As one of the CEOs has noted, people working for him need to have phones even in the bathrooms. Traditionally, business ethics is focused on the morality of action. Therefore, overwork and work-related stress caused by the lack of opportunity to spend enough time with family is the ethical problem which needs to be addressed.
Mary in the mother of two small children and is the manager of the large department of the growing company. One day she faces the following situation: her children are sick, but she has to give the major presentation to 200 people who have traveled hundreds of miles to hear it. What should be done? The one may answer that Mary should rather take care of the children. While, most of the people would agree that the job will suffer if Marry blows this off. For most working men and women this situation is the reality, even in those companies which pay enough benefits for maternity leave and have other policies of flexible employment.
Over the last 20 years, the hours people spend at workplace has raised steadily. According to the statistics, more than 40 percent of American employees feel that their workload in excessive. Moreover, the average working week (40 hours) does not provide sufficient income for the families. Another factor why people overwork is downsizing and the fear to lose the job. Downsizing has created the surplus in workload as well as increased insecurity – employees feel they need to do extra job or they will lose their place in the company. Such situations are morally questionable about the ethical right of employers asking the employees to do the extra job. Despite of the causes or motivators why people spend more and more time at work, finding the work-life balance has become the major ethical dilemma not only for working mothers, but also for the working husbands and fathers.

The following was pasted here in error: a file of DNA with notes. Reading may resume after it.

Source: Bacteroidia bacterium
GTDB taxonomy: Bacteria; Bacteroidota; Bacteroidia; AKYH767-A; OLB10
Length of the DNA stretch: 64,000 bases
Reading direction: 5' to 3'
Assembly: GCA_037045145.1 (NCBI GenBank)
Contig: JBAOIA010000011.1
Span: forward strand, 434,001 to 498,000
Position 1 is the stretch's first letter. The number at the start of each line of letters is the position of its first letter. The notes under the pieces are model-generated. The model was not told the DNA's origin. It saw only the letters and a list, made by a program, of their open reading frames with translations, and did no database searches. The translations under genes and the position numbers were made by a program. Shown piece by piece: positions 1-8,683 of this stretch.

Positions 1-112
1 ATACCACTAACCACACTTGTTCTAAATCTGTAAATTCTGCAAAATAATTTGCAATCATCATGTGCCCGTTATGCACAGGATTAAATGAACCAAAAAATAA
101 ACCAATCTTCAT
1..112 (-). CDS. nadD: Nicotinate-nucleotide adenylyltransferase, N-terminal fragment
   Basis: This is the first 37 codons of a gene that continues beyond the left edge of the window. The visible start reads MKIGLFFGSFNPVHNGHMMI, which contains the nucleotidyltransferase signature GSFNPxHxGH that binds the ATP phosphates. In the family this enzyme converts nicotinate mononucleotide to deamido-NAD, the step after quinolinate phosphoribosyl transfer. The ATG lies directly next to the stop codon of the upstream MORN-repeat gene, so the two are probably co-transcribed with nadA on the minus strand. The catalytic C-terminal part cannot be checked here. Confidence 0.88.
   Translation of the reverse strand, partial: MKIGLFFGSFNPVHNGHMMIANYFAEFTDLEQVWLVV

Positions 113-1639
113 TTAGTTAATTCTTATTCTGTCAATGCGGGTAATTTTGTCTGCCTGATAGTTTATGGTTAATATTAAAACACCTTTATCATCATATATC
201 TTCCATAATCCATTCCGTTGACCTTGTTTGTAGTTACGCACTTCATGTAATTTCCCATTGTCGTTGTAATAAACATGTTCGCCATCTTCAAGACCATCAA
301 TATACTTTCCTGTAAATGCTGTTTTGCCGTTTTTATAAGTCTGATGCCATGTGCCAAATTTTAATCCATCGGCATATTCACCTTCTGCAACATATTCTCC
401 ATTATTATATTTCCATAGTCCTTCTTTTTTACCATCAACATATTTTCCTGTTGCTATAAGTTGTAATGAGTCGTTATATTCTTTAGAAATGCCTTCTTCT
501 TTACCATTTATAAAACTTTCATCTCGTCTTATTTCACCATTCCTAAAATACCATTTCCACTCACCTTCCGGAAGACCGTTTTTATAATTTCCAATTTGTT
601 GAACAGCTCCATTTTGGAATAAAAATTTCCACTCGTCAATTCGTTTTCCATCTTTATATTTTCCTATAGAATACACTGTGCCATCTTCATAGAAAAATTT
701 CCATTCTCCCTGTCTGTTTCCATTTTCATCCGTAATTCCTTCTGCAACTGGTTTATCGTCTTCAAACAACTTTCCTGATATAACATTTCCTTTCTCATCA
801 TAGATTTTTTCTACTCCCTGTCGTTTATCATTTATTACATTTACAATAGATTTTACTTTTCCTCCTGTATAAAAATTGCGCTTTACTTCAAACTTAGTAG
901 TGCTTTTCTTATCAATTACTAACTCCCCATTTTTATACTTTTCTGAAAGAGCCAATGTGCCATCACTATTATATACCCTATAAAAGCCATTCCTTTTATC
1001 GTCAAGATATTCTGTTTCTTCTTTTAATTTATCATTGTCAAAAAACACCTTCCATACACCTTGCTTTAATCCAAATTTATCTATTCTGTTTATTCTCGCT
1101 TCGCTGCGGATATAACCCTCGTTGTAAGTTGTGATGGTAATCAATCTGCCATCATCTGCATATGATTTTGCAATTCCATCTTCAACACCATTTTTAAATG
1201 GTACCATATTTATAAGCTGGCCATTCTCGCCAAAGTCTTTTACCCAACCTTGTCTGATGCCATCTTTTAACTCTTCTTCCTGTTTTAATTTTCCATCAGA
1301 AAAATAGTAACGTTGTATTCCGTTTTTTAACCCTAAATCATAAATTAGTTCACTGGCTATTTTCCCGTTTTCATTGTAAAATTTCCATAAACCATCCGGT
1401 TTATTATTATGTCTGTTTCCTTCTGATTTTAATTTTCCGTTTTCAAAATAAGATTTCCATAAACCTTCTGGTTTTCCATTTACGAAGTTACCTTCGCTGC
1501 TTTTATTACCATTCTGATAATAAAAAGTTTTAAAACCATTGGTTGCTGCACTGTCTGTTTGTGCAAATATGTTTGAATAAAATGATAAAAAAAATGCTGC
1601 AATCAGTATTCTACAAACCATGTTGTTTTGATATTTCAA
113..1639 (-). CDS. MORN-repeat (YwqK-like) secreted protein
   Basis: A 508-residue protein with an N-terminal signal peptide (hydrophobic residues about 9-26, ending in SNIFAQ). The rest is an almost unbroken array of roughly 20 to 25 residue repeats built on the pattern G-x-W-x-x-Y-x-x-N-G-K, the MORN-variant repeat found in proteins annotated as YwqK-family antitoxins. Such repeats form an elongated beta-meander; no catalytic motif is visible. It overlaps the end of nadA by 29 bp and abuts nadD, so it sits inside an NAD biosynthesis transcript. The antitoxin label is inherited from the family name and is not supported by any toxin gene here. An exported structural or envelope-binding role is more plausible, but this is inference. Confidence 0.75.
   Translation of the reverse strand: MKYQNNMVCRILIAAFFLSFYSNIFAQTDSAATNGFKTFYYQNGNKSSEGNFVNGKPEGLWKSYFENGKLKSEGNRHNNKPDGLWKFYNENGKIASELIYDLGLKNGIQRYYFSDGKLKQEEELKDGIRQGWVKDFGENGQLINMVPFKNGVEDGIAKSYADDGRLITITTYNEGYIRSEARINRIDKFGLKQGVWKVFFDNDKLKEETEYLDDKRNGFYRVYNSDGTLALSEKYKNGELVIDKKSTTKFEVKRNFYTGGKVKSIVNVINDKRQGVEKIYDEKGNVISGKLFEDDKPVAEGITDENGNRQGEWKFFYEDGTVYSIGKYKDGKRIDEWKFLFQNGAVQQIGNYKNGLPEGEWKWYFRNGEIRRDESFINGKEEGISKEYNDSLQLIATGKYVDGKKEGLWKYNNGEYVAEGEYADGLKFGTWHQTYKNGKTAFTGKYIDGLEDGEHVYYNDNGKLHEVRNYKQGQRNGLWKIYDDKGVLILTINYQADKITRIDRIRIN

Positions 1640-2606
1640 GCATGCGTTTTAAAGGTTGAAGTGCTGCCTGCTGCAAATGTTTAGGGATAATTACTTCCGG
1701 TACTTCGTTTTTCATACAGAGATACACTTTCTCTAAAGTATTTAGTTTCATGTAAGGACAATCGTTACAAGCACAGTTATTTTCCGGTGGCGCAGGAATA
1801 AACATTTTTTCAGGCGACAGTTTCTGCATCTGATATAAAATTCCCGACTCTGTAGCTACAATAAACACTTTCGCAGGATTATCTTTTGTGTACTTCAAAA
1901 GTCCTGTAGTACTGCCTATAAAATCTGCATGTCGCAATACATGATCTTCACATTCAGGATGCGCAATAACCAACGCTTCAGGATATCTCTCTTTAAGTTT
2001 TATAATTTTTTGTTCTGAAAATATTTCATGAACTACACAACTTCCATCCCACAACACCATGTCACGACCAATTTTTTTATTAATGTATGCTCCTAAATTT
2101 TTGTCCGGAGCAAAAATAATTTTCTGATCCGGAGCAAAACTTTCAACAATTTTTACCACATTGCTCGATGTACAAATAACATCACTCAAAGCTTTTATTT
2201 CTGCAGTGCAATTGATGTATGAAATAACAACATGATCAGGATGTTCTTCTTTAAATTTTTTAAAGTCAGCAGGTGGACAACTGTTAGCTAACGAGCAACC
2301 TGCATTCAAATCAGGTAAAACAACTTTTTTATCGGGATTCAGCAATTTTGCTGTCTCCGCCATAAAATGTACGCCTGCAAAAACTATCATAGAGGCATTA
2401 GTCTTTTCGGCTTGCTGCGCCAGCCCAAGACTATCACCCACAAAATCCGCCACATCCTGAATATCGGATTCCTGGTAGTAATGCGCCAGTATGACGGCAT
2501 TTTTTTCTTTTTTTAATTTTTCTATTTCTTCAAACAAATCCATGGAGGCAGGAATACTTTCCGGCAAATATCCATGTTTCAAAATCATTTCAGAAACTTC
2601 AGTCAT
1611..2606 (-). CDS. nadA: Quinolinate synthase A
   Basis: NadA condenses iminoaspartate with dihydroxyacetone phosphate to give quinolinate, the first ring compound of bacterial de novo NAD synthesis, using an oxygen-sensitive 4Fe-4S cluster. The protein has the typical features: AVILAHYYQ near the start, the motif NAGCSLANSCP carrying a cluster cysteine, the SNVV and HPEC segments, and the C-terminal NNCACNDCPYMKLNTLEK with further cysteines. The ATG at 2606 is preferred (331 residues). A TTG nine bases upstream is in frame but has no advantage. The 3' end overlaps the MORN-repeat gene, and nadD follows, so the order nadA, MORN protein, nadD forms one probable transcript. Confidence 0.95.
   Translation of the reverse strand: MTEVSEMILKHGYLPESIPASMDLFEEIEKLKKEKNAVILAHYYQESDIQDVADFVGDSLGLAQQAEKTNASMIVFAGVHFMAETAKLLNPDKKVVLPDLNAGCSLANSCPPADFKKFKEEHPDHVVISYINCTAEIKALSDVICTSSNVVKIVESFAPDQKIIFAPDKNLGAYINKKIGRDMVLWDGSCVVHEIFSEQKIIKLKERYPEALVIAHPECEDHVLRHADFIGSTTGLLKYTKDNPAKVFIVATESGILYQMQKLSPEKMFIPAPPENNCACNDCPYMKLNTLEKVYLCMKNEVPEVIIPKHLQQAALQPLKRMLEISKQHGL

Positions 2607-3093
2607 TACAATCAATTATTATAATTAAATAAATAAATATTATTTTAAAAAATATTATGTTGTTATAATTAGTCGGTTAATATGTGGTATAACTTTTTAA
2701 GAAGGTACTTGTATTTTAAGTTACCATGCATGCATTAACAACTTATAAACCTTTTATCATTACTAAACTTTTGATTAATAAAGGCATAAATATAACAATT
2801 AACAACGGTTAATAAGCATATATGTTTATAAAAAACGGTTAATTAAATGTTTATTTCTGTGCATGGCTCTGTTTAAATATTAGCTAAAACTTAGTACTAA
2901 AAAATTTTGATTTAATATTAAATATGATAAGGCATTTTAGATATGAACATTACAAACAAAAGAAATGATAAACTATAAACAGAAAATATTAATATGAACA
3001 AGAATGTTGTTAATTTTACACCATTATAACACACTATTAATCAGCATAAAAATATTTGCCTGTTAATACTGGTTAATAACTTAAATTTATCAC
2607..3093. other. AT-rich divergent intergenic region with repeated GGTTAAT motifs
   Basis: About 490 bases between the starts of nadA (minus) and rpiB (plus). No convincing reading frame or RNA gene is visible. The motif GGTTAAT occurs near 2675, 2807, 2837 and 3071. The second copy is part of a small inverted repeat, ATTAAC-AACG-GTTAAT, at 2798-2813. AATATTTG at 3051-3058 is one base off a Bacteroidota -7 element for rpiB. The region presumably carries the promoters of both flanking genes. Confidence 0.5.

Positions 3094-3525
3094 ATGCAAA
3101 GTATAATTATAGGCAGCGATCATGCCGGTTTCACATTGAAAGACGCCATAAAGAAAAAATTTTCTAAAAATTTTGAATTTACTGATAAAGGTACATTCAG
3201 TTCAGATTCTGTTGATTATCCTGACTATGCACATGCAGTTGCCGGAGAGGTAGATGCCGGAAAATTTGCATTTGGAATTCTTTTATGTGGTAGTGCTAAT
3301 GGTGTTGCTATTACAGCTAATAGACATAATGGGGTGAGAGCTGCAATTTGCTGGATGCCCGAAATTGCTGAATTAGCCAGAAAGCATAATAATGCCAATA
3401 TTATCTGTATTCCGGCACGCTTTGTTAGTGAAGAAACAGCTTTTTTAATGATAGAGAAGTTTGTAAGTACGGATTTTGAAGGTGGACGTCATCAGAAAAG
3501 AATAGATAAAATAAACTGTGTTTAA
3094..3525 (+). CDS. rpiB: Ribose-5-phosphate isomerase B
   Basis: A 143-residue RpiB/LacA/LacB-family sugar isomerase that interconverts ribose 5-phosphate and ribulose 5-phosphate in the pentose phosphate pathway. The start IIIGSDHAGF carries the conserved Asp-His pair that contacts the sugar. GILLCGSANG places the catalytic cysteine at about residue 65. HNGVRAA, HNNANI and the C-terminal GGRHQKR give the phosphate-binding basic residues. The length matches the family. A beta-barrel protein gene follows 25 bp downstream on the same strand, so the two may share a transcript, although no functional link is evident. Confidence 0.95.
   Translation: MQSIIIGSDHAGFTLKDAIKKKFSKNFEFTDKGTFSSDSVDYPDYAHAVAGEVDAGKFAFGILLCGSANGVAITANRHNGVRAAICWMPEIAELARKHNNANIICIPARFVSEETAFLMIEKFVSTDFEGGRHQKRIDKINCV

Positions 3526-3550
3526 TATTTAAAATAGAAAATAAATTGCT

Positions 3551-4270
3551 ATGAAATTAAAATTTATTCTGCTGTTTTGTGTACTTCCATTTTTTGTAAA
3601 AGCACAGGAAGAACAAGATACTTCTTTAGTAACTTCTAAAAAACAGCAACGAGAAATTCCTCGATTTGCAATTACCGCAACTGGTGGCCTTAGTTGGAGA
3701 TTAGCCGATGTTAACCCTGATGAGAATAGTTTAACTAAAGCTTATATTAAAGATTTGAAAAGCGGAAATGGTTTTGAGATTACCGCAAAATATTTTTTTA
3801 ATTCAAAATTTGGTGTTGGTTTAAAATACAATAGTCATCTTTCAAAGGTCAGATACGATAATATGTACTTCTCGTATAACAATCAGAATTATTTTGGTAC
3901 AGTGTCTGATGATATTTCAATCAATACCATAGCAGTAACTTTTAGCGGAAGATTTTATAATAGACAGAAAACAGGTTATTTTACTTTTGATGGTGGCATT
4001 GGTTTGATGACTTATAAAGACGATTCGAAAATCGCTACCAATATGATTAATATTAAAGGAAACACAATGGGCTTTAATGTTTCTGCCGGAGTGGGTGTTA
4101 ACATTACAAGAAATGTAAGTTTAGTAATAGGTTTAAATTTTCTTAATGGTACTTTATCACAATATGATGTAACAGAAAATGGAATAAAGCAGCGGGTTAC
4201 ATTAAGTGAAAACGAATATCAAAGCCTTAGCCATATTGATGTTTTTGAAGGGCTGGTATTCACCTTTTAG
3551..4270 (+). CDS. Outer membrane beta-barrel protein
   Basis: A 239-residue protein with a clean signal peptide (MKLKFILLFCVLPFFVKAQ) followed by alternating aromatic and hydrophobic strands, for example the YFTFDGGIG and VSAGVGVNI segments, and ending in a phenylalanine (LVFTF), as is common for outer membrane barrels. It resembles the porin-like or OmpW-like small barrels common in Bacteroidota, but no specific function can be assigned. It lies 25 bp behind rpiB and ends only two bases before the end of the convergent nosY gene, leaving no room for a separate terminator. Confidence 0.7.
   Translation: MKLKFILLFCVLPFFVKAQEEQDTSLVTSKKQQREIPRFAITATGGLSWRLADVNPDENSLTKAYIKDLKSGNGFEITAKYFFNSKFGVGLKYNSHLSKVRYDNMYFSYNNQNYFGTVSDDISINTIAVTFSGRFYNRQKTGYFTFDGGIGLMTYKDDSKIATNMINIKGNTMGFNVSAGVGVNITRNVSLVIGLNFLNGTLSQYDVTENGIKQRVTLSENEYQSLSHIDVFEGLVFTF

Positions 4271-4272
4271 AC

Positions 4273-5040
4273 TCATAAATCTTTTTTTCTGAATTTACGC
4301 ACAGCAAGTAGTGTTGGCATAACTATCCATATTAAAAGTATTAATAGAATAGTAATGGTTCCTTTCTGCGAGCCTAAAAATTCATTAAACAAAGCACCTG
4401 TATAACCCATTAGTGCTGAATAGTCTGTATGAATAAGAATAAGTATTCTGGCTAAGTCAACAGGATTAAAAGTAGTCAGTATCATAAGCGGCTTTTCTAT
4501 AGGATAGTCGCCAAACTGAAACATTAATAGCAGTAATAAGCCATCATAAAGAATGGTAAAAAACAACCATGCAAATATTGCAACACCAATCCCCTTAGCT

Changes and Dilemma Resolution
The ethical dilemma of work-life balance has been addressed by many organizations. In particular, the federal government of United States has introduced the flexible working hours and child care in 1996 (Deckman 1996). In 1996, the number of working mothers increased and organizations were forced to find the new ways to provide them with the opportunity to balance work and non-work priorities. The following changes were introduced into employment practices: flexible work schedules, on-site child care, flexible leave policies and other benefits. These were the first significant initiatives aimed at enabling employees to meet their family responsibilities.
The special attention should be devoted to the flexible work schedules which were supposed to relief working parents from work-life balance ethical strain. First, the flextime means the system of work scheduling when the working day is split into two time periods: core time and flexible time. Employees are obligated to be at work during the core time and are accountable for the total number of hours scheduled to work (Deckman 1996). Unfortunately, there are very few studies available concerning the flexible scheduling benefits and even less studies addressing the impact of flextime on employee's family life.
Employers might think that flextime is the solution for all employees in helping to balance work and life; nevertheless, the research indicates that there is only insignificant difference between the stress of parents who do and do not use the flexible work